Now is the time to apply pressure precisely where our political and economic systems are broken. To refuse to do so -- because of "public desire" for "smaller government" -- would be political malpractice.
Posted by nashville_brook | Sun Jul 27, 2014, 04:56 PM (136 replies)
Spent hours in a medical waiting room where I couldn't escape FOX News with their wall-to-wall Bergdahl-is-a-commie coverage. then came home and checked out the DemocracyNow piece on Bergdahl found here: http://www.democracynow.org/seo/2014/6/5/veteran_politicians_using_freed_pow_bowe
In this piece former solder, Brock McIntosh, Veterans For Peace spox-person talks about being lied into this war, and the horror of having to shoot at people in a context that doesn't make any sense historically, politically or strategically. If Bergdahl was disenchanted with the war, he had good reason to be. It only took 10 years to fight the fucking French Revolution -- this should have more like a "clean up on aisle 5." WHY ARE WE STILL THERE?
I think the RWNJs and "sneer-casters" on FOX News want people to think that Bergdahl is not worthy of being rescued b/c he questioned the war. Period. Full-stop. They don't like people who think and they don't like his dad's beard. They're trying to SHAME them. It's disgusting. They've got no coherent narrative except a dirty whisper campaign, and they're flapping hysterically that he might have studied languages, or islam, or cared about the kids being killed over there. Holy cow. What's next? Jailing people for having peace stickers?
And I think they also don't realize that this a discussion we're dying to have. It's time to talk about Afghanistan itself. Who is not sick to death of sending our troops and tax money into an ill-defined, unstrategic, badly managed fiasco?
We're 10 years in with no end in sight, and these nut jobs think the most important thing to do is attack a rescued prisoner of war. This is madness, and they can easily be made to pay for it. It's so anti-American it turns your stomach.
Do not let these fuckers get away with it.
Posted by nashville_brook | Thu Jun 5, 2014, 07:58 PM (5 replies)
You might remember the thread a couple of weeks ago on the death of a young Florida mother of three with a heart condition who couldn't receive healthcare b/c she fell into the state's enormous Medicaid Gap created by Republicans refusing to take federal monies to expand the program. Thom Hartmann picked up the story from that post and then Truth-Out did a piece.
After a cover story in the Orlando Weekly, the story has caught fire, being featured on Al Sharpton's show, Alex Wagner's show and on Huffington Post Live.
Tomorrow night Lawrence O'Donnell will have it on, and The Maddow Show producers have also reached out to primary contacts for the story.
While the story threatens to go national, I hope everyone remembers that the politics in play are state and local. And it couldn't be any more clear to someone paying attention to what's going on in Tallahassee.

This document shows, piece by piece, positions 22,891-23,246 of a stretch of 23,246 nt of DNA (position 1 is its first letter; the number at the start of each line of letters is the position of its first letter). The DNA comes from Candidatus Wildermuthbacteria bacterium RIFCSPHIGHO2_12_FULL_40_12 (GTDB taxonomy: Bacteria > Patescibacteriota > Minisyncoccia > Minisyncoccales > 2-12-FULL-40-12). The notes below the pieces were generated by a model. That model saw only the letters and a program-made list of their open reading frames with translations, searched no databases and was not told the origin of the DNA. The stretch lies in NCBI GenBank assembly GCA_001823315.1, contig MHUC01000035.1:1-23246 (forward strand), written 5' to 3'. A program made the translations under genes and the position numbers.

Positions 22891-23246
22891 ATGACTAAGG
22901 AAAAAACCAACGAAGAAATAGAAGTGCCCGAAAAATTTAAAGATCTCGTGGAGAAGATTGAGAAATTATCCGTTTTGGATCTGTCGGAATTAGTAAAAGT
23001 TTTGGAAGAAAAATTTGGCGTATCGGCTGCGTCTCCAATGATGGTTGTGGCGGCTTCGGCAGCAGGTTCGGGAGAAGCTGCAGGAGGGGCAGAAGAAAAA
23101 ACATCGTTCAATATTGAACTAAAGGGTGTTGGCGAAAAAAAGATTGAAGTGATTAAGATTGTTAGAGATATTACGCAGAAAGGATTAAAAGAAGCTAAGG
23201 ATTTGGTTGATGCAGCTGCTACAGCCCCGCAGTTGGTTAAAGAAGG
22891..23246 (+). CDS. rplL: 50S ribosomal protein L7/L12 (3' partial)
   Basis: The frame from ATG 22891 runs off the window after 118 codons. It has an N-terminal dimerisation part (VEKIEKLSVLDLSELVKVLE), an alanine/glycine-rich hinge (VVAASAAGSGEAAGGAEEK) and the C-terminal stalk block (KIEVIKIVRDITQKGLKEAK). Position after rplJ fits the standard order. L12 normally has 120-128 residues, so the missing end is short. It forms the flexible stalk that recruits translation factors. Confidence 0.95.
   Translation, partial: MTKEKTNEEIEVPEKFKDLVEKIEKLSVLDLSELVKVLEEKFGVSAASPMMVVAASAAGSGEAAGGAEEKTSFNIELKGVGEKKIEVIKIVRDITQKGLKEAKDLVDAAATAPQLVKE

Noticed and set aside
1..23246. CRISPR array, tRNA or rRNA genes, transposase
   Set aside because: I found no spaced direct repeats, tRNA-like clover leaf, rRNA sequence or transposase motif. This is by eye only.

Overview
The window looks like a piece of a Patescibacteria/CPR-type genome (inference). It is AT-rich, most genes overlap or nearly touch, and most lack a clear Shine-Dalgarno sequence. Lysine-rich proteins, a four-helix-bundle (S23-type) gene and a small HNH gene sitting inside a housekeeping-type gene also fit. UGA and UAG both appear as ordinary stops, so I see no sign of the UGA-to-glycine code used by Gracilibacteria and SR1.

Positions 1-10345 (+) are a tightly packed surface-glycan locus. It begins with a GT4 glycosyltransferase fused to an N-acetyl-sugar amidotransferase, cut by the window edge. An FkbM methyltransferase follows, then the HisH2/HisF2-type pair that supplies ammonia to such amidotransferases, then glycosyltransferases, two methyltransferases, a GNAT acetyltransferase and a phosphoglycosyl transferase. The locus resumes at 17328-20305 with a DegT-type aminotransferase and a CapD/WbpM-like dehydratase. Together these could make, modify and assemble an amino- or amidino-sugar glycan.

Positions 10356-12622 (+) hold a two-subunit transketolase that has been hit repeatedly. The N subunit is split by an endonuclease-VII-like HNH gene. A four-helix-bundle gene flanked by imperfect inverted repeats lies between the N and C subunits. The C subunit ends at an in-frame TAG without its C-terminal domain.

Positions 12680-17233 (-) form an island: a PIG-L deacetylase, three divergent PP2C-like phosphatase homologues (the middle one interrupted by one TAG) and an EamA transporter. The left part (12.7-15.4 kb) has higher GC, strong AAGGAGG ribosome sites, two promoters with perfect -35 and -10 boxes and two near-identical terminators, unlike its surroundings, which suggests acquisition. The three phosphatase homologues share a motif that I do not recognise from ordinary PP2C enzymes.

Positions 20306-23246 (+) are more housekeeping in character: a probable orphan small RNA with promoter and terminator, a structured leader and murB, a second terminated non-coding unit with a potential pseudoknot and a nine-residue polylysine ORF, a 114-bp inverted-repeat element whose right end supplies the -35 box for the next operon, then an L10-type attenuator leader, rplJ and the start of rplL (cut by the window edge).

ALEC-led Republicans are leaving dead Americans on their ideological battlefield. They are being helped along by ALEC-led "think tanks" and publications and lobbyists with lots and lots of money. Now they're moving into local government:
Conservative group Alec trains sights on city and local government
• American Legislative Exchange Council forms new initiative
• Offshoot will target ‘villages, towns, cities and counties’
Now the council is looking to take its blueprint for influence over statewide lawmaking and drill it down to the local level. It has already quietly set up, and is making plans for the public launch of, an offshoot called the American City County Exchange (ACCE) that will target policymakers from “villages, towns, cities and counties”.
We need to get mad about Charlene Dill, and we need to direct that energy where it can do some good: state and local legislative bodies that have created two sets of rules -- one for us and one for them. Now, they're creating two sets of outcomes -- one for us and one for them. And we can't go on like this. It's no wonder the most talked about economics book of the year is a warning us that the gap between the rich and poor threatens to destroy society. I'm feeling it, Mr. Piketty.
State and local government holds the power here, which I suppose is predictable since they've spent so much time and money in buying our corrupt political system here in Florida. We need to understand how that turns up the heat. It's our own neighbors who think it's just fine for young mothers to die if they have the "wrong kind" of job -- the kind that doesn't pay or offer benefits. This exploitable labor exists, in fact, because of policies set by our state and local politicians. In Florida, that' means ALEC.